Charlotte, NC (PRWEB) August 22, 2012
A recent study by the University of Michigan School of Dentistry, the Michigan Center for Oral Health Research, and Aastrom Biosciences Inc., located in Ann Arbor, may have developed a new method of re-constructing the jaw when teeth have been lost. According to the research, dentists may be able to re-grow bone using stem cells instead of replacing it with synthetic materials as we do now.
"This is potentially great news," says Dr. James A. Wells of South Charlotte Dentistry. "Patients who have experienced bone loss or are missing teeth can greatly benefit from any new advances."
"In patients with jawbone deficiencies who also have missing teeth, it is very difficult to replace the missing teeth so that they look and function naturally," said Darnell Kaigler, principal investigator and assistant professor at the U-M School of Dentistry. "This technology and approach could potentially be used to restore areas of bone loss so that missing teeth can be replaced with dental implants."
Kaigler went on to say that the treatment would be perfect for patients who have experienced bone loss due to trauma, disease, or birth defects. Jaw loss is especially difficult to treat due to the fact that the treatment must involve repairing bone, gum tissue, and in some cases even skin. The benefit to the new treatment is that instead of using synthetic materials to fix the problem, we use the patient’s own cells. The body is less likely to reject something that comes from itself.
Researchers used an experimental tissue repair treatment using stem cells to re-grow jawbone after tooth removal. Another control group was given traditional therapy so that the results could be compared.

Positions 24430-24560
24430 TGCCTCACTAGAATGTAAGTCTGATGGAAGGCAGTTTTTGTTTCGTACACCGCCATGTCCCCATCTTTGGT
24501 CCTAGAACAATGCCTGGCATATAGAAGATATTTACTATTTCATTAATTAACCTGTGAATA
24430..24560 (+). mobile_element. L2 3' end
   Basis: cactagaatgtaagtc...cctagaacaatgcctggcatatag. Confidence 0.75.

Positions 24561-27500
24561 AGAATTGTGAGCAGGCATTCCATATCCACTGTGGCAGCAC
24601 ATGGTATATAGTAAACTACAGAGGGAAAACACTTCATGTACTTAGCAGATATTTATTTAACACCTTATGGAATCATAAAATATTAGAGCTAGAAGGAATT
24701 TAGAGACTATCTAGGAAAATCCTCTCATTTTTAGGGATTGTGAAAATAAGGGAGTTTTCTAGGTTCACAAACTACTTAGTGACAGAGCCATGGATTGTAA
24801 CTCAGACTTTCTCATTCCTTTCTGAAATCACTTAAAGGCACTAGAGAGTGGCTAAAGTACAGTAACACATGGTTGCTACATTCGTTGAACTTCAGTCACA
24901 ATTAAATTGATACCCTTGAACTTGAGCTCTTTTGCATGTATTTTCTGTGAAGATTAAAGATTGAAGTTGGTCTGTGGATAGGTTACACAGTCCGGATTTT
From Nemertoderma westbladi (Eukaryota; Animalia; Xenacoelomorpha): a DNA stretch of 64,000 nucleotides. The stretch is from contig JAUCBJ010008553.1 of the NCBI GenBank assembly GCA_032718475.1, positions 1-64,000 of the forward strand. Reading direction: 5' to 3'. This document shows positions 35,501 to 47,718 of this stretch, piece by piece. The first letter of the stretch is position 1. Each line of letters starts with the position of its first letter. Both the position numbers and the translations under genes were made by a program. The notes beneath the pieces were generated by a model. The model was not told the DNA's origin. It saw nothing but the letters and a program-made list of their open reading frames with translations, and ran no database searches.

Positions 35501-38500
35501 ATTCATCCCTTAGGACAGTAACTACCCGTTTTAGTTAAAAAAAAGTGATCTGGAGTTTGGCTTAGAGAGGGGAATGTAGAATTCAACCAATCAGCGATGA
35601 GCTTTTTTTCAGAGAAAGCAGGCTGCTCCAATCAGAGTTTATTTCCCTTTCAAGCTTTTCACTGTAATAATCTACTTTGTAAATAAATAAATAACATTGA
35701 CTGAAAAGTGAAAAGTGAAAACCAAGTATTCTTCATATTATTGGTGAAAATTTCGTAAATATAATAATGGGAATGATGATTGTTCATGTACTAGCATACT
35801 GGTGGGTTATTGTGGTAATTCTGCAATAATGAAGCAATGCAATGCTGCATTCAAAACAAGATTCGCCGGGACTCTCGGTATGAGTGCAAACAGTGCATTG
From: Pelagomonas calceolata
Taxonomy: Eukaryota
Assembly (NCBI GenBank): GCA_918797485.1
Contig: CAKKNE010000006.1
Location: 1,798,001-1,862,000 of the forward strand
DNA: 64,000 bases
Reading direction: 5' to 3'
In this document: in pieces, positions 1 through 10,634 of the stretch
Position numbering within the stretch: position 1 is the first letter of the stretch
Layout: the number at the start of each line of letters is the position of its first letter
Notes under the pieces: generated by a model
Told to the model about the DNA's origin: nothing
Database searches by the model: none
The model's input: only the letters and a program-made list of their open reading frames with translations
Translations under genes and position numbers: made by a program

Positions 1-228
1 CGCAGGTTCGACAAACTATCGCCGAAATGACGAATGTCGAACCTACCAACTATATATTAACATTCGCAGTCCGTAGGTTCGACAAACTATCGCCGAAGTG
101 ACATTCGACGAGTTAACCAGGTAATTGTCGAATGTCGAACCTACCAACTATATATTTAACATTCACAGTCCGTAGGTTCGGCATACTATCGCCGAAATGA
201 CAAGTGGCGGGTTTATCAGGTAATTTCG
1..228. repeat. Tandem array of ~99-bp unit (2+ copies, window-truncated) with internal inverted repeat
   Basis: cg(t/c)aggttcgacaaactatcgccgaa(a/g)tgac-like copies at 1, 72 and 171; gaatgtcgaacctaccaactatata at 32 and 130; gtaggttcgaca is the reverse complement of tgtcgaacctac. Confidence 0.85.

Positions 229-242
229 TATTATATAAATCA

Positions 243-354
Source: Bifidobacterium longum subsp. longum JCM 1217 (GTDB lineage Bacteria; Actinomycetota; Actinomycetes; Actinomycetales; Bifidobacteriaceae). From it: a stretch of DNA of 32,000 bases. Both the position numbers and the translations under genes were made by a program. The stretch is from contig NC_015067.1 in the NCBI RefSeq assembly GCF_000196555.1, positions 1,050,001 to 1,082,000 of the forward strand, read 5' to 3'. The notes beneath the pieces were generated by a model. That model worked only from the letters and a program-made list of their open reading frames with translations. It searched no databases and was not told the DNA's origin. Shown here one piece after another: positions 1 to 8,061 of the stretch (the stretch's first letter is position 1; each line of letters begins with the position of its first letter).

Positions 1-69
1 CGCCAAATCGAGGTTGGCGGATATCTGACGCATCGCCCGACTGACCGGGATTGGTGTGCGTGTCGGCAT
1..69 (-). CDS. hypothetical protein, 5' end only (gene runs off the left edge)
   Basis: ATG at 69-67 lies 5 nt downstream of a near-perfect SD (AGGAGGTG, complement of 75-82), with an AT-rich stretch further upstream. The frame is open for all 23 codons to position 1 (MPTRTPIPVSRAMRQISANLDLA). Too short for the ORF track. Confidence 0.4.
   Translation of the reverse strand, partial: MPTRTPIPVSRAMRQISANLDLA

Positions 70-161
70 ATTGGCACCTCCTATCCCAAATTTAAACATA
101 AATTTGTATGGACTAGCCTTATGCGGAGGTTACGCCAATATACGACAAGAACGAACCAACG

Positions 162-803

The results of the study have been promising. Overall the stem cell group healed at a higher rate than the control group. Patients in each group were given dental implants to replace their lost teeth and then given an opportunity to heal. The stem cell group re-grew jawbone faster and with greater density than the control group. The stem cell group also needed less introduction of new bone before implants could be attached.
The research did not introduce stem cells from outside the patient’s body. Researchers collected stem cells from patients' hipbones to use in the treatment. These hip cells were then processed by special machinery at Aastrom. In this case the machinery was directed to grow the hip cells into stem cells. The researchers then simply placed the cells in the mouth and jaw of the patient and allowed the cells to do the rest.
Researchers on the project do not think that stem cell therapies for the mouth and jaw are in our near future, though. Dr. Kaigler noted that these therapies are probably five or even ten years away right now. But with the development of further research and more trials involving greater numbers of patients and larger jaw defects, this stem cell therapy will likely be available in the foreseeable future.
Dr. Wells says, "Any good news for our patients and future patients is good news to us!"